see EUR/USD edge modestly lower this week. The August reading of the German IFO is the key Eurozone data release this week (Tuesday). Further modest improvement is expected, and should highlight the positive momentum in the Eurozone’s largest economy. A firmer German IFO should provide some intra‑day EUR support, but we expect the impacts to fade over the course of the week. While the recent improvement in the Eurozone economic data is positive, the developments are in line with our own and the ECB’s base line assumption looking for a very gradual recovery over H2 2013. There are a number of ECB members speaking this week (Weidmann 26th, Liikanen 26th, Coeure 27th, Asmussen 28th (27th BST), Nowotny 29th, Mersch 29th and Weidmann 30th (29th BST)). Overall, we think the consensus of the ECB speakers is likely to acknowledge the recent economic improvement, but reinforce the current policy of forward guidance towards low or lower interest rates in an attempt to rein in the rising Eurozone money market rates, which pose downside risks to the Eurozone economic recovery. The ECB next meets on 5 September.
USD/JPY remains in an upward trend, driven by a large reduction in Japan’s current account surplus and a firmer USD, despite persevering through some three‑months of consolidation. Our expectation of a firmer USD over the course of this week is likely to see USD/JPY edge higher. It is notable that last week’s balance of payments concerns in Indonesia and India leading to fresh large falls in INR and IDR didn’t generate a stronger “safe haven” bid for JPY over the course of the week. USD/JPY finished the week higher, not lower. In our view this reflects the yen’s reduced (but not eliminated) safe haven bid because of a reduced (but not yet eliminated) current account surplus. Interestingly, AUD/USD finished the week lower because of these Asian currency concerns, as did AUD/JPY. This week’s local Japanese economic data highlights include the July CPI (Friday) and July industrial production report (Friday) which always provides some insight into the upcoming July trade balance data (due 9 September).
NZD/USD showed little reaction to the release of the wider than expected New Zealand July trade deficit in early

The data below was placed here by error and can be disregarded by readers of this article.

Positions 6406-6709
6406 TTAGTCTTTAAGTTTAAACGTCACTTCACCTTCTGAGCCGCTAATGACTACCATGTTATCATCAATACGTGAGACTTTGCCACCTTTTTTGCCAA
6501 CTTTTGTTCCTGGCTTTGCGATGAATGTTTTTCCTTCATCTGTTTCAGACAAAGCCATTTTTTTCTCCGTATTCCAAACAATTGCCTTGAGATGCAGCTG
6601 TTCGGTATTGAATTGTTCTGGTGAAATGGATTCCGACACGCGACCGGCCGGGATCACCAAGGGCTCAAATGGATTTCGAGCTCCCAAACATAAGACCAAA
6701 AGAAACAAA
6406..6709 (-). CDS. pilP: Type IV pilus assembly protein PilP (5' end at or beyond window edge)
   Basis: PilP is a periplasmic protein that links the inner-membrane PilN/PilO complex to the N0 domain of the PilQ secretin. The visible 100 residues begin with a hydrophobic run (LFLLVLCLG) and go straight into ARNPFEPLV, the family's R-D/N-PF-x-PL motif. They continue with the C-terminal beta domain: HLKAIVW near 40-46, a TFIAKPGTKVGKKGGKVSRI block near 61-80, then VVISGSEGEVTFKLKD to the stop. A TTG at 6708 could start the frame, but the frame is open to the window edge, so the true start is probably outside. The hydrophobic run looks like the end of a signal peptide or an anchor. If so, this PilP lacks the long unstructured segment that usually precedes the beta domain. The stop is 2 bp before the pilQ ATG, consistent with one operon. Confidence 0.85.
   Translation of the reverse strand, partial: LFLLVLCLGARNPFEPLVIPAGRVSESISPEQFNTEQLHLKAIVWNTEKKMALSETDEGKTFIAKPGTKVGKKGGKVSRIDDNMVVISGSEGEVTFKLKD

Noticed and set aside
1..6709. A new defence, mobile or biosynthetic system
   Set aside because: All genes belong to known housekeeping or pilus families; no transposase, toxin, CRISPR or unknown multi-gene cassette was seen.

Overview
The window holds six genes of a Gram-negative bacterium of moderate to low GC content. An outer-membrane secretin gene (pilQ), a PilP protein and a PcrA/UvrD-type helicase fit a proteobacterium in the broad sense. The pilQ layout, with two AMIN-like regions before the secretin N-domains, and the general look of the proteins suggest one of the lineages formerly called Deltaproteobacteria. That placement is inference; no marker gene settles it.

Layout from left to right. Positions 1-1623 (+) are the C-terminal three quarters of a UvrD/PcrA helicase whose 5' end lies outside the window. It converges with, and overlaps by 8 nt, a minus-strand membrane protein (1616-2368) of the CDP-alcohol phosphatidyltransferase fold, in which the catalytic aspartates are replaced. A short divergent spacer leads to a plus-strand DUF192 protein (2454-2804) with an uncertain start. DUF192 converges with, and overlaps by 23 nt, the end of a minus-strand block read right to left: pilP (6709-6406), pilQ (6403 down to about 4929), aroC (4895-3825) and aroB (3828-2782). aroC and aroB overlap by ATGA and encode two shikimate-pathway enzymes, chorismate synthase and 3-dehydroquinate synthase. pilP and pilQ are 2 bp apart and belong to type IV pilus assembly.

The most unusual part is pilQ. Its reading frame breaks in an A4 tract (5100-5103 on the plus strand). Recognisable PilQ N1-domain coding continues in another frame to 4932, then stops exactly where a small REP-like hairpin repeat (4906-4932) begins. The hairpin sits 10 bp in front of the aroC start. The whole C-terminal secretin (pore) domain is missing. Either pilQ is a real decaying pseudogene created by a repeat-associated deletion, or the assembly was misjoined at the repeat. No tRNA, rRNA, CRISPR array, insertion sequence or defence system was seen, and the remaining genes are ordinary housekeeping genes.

Monday morning trade. The widening in the trade deficit was caused by irregular imported items (oil shipments and aircraft). Monthly exports were in line with expectations. This week we expect the local New Zealand economic data to be reasonably supportive for NZD, but this upward influence on the NZD is likely to be offset by a firmer USD. New Zealand August business confidence (Thursday) and July building consents (Friday) should both capture the strong construction theme in New Zealand stemming from the Canterbury rebuild. Headline business confidence reached the highest level since April 1999 in July. Encouragingly, although construction is the most bullish sector, the rally in confidence appears to be broad‑based across other sectors. We expect NZD/USD should find support above 0.7700 but there are a host of offshore downside risks including a possible renewed dairy contamination scare, Asian currency depreciation emanating from INR and IDR impacting both AUD and NZD, or a weaker than expected Australian Q2 CAPEX survey, which may trigger a renewed bout of concern about the Australian economic growth outlook, and generate NZD/USD weakness.
USD/CAD continues to trend higher in line with our forecasts. We expect USD/CAD can press above 1.0600 this week, a level last tested briefly in early July. The Canadian economic data highlights this week are the Q2 current account balance (Thursday) and Canadian Q2 GDP (Friday). We expect Canadian growth softened in Q2, with the seasonally adjusted annualised growth rate expected to halve from 2.5% in Q1 to around 1.2% in Q2. Flooding in Alberta during late June affected the province’s economy, and strikes in Quebec are also likely to have lowered output. The impact on Q2 GDP is expected to be significant, but a rebound in activity should take place over the second half of the year. Nonetheless, USD/CAD should continue to edge higher driven in art by this week’s contrast of lower Q2 Canadian GDP growth and upward revisions to US Q2 GDP growth.